When a child begins to fall into negative patterns, they usually exhibit warning signs of which parents should be aware. Many of these warning signs are also a part of normal teenage development, which makes it easy to believe that nothing is wrong. As a result, some parents don’t realize their child is involved in drugs, promiscuity, illegal activities, or other at-risk behaviour until it is too late.

Even the best parents can miss the warning signs and believe that this kind of struggle couldn’t happen to their children. The truth is, any child can succumb to the pressures and temptations that the world offers. Most of the families who come to Rock Solid Refuge for help missed the warning signs until their teen was in crisis.

Once you recognize your child is exhibiting these warning signs, sit down with them and talk about the concerns that you have. Our "In Crisis? Start Here" series is a good place to start. While many of these warning signs are also normal teenage problems, it's better to open up communication before you see multiple warning signs coming into focus.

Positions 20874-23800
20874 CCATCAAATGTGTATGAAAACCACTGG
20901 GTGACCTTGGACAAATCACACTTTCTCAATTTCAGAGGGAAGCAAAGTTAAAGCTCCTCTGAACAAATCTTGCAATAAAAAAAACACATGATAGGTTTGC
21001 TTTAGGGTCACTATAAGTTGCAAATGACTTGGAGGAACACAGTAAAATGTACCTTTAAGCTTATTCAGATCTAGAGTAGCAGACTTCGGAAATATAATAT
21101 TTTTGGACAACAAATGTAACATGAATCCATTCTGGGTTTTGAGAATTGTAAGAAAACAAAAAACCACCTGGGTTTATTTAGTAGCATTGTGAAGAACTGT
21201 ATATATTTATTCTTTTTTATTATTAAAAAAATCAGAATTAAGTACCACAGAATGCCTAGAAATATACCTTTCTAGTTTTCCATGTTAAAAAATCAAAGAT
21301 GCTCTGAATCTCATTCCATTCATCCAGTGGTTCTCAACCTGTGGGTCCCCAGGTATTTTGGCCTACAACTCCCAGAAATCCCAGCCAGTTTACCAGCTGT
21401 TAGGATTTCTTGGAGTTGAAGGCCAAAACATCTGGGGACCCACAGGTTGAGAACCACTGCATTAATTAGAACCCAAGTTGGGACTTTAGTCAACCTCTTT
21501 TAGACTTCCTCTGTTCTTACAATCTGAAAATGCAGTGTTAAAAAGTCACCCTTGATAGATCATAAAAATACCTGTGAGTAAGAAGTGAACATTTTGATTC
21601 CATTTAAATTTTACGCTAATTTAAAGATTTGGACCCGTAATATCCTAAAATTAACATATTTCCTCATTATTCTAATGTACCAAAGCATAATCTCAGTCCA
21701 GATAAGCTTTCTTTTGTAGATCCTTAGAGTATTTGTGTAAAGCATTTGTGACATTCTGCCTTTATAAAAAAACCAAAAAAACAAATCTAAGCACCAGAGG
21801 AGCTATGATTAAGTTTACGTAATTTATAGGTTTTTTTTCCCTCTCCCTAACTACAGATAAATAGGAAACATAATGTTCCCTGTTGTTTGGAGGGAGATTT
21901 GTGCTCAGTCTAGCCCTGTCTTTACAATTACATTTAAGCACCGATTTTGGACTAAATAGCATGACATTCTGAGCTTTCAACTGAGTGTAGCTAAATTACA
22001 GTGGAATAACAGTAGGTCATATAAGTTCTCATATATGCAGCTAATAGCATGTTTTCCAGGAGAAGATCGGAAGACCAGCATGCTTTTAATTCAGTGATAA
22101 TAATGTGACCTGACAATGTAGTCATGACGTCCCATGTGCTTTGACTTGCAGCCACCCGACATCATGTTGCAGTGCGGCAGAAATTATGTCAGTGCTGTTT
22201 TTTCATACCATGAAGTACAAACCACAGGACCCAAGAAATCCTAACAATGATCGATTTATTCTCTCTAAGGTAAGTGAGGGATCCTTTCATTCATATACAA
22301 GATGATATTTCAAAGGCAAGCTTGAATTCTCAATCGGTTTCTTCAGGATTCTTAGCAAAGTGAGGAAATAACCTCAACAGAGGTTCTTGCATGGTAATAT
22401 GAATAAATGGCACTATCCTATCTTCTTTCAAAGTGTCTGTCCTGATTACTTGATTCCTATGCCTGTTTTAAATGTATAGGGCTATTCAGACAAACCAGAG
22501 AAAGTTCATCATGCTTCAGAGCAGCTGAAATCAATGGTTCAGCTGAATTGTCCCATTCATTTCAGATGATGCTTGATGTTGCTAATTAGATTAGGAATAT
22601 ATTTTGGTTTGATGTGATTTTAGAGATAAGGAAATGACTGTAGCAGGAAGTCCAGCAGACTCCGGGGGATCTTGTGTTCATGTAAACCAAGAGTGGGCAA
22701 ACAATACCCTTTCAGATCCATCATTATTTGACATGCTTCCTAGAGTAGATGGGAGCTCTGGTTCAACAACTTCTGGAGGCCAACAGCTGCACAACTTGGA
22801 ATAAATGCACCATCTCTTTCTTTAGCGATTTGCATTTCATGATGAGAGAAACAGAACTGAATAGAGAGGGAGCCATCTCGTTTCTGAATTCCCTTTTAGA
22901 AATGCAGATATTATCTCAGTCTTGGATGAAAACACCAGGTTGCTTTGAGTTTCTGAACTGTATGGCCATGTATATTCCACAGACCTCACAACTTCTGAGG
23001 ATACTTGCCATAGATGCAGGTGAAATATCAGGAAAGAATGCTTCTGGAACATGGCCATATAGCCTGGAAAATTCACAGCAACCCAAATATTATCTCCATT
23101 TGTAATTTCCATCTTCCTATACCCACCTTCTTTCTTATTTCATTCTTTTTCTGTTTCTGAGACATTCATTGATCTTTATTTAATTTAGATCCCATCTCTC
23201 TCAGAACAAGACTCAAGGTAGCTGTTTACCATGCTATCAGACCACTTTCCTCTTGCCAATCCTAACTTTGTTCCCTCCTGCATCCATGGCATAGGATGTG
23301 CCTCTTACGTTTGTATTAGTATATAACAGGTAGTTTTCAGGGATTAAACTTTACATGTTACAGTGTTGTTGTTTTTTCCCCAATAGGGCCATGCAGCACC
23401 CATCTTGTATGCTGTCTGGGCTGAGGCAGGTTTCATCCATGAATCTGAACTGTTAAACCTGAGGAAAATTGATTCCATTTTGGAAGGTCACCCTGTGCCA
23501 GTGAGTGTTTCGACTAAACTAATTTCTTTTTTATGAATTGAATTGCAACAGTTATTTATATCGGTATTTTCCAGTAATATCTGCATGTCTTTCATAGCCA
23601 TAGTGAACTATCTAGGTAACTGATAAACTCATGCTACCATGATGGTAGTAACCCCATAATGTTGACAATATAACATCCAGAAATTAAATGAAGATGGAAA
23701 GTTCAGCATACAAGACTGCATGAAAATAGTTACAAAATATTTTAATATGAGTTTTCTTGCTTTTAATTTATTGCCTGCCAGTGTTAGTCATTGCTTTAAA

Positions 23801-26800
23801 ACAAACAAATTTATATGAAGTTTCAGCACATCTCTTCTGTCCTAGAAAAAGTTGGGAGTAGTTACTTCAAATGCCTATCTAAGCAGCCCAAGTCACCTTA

So, what should you be looking for?

Dramatic changes in style of clothes, hair, music

Has your child started listening to radically different music? Is your kid making physical changes just to fit in? Is your child ‘dressing down’ to be accepted by friends at school? These are outward signs that your child might be succumbing to negative peer pressure.

Hanging out with a bad crowd (or different crowd)

When your child enters middle school and high school they will inevitably meet new friends. This is good. But is your teen changing their behavior or values to fit in with a new group of friends? This could be a sign of unhealthy or dangerous friendships, especially if the group your child is trying to fit in with seems to have questionable values.
Teens (and people in general) try to fit in to their friend group by emulating the behaviours that are accepted and encouraged by that friend group. Do some of these new friends smoke? If so, there’s a good chance you child will take up smoking as well.

Tardiness or truancies